and everything that is said about "DHMO" is perfectly true!
Go back and re-read the "warning," and you'll see that it is
indeed based on genuine facts.  This particular email hoax is
instructive:  it shows us that we should take such warnings
with a grain of salt (although in this case, that would give
us salt water <g>).

Wondering about the "<g>"?  Don't be:  it's simply Internet
shorthand for "grin" (the equivalent of a smiley face to show

Here's the lesson:  Christians are to be "the salt of the
earth" (Matt. 5:13) and to possess the "living water" (John
4:10).  They know that it is important to give quick heed to
the warnings of God (e.g., Heb. 3:12-13), but they are not
to give unquestioning heed to the world's warnings, since
God's people are not to fear what the world fears (Isaiah
4:12-13).  Warnings may or may not be valid.  Thus we should
ordinarily examine the premises and check out the facts before
we respond (particularly when it comes to the warnings we
receive via email!).


The World Wide Web is ever-changing.  Interesting sites, good
and bad, appear and disappear.  Who chronicles their history
and/or writes their obituaries?  Who keeps their memories

Although this is not a site I would recommend for everyone (I
haven't examined the site thoroughly enough, for example, to
confirm that all of the material is suitable for the whole
family; some of Steve Baldwin's other sites tend to be a bit
controversial), there is a site that is devoted to those Web
sites that are no longer with us:

Ghost Sites

Here's the history of this site (which at this point is not a
"ghost site" ... yet!), as described by the site itself:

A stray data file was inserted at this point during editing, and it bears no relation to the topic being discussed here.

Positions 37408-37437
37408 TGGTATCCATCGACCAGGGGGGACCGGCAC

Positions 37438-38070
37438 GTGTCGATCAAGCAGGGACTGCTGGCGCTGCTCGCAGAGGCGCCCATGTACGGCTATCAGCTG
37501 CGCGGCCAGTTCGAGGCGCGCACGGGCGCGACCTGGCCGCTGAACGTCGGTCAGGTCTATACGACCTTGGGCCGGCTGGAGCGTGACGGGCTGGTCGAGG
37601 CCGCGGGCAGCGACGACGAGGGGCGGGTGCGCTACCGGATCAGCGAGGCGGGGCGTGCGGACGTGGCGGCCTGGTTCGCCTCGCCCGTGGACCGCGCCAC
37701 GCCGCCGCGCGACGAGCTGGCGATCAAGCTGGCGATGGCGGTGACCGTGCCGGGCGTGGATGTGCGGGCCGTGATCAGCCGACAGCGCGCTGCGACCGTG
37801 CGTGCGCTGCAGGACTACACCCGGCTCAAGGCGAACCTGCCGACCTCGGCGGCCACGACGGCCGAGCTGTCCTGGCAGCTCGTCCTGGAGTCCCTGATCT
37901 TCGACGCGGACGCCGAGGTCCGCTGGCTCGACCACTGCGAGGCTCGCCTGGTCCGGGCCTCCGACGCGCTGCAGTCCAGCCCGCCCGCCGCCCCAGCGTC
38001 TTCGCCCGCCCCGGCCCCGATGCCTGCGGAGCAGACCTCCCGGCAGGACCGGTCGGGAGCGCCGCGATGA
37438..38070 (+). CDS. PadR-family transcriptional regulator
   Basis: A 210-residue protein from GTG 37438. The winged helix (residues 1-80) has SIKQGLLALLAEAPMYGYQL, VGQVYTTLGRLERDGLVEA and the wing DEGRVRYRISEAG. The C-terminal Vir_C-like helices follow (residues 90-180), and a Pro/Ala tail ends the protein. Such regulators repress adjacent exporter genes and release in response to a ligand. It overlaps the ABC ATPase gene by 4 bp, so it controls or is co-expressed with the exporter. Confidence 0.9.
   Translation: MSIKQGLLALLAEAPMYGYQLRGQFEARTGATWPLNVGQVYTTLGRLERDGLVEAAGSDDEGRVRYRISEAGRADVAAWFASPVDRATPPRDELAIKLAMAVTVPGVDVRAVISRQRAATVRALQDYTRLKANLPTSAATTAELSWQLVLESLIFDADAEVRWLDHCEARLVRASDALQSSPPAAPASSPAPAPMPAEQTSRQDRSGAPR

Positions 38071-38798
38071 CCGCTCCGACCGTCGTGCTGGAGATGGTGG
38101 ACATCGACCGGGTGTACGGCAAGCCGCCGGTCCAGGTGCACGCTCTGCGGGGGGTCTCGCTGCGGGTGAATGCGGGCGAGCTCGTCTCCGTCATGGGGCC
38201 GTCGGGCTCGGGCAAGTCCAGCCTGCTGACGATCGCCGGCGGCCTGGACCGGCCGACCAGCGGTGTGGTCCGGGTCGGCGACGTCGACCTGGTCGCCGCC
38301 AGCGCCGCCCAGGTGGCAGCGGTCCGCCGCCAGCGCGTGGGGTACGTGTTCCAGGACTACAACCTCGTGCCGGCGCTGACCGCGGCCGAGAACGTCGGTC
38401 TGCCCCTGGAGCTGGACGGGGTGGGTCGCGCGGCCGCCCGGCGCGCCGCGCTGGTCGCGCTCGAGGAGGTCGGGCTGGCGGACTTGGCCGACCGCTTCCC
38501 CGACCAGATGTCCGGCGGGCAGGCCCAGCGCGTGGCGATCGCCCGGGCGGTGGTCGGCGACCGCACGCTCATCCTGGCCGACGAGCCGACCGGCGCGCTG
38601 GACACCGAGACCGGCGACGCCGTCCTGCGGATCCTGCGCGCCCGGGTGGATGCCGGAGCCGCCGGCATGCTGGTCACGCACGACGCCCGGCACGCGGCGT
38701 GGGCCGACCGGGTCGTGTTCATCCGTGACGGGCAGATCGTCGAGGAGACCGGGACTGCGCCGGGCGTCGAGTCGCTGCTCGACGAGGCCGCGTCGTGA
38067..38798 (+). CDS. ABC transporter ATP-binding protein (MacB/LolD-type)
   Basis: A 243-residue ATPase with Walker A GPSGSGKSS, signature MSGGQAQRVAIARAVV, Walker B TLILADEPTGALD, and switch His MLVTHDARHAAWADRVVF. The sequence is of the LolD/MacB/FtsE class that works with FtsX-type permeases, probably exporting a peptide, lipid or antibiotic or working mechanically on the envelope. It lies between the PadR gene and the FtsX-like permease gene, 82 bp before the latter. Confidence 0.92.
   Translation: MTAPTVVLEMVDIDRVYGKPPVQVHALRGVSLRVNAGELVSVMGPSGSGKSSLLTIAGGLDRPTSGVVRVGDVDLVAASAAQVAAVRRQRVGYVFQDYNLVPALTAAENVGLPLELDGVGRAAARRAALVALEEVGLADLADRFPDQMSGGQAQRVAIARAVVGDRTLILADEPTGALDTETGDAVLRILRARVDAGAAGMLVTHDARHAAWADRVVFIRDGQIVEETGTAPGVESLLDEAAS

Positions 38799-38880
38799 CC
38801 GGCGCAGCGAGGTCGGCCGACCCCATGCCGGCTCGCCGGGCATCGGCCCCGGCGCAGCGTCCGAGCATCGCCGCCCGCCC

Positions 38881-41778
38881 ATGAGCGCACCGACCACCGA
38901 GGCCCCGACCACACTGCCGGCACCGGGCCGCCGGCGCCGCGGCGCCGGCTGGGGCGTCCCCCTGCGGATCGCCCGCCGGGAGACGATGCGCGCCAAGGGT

"Well, this is all very interesting, but what...is Ghost Sites
anyway? Why devote a live site to Dead Sites?

"If you're interested in this Ghost Sites thing, it is a
project that I began in the summer of 1996 while I was working
for Time-Warner's Pathfinder. Late in the evening of July 4th,
while piloting a small craft across Long Island Sound, I had
what only can be described as an epiphany.

"From out of the depths came a cruel vision of the World
Wide Web. It wasn't a friendly place - an innocent place of
community, commerce and chat. It was a great and utterly
pitiless electronic ocean that swallowed up sites, careers,
and venture capital like a ravenous killer whale. Great sites
...were going down with all hands. Great fortunes were
collapsing and proud content sites lay wrecked on the bottom.
No one seemed to care. The future was a vast abyss - who would
record these days of New Media folly, disaster and despair?

"Back on shore, but still haunted by this vision, I launched
Ghost Sites as a modest attempt to document the great
disappearing fleet of web sites sinking beneath the waves....

"Ghost Sites has appeared in a number of places including Time
Magazine, ZDNet, The Netly News and more...."


Regrettably, Steve Baldwin's "Ghost Sites" site is basically
restricted to dead and defunct e-commerce (i.e., commercial
or business) sites, for there are many other memorable sites
on the Web that have gone away

Christians are immortal, but Christian sites are not.  Here
are three examples of sites mentioned in previous issues of
CATI that are not presently among the living:

Great Christian Books (bookstore)

Reformed Christian Literature (bookstore)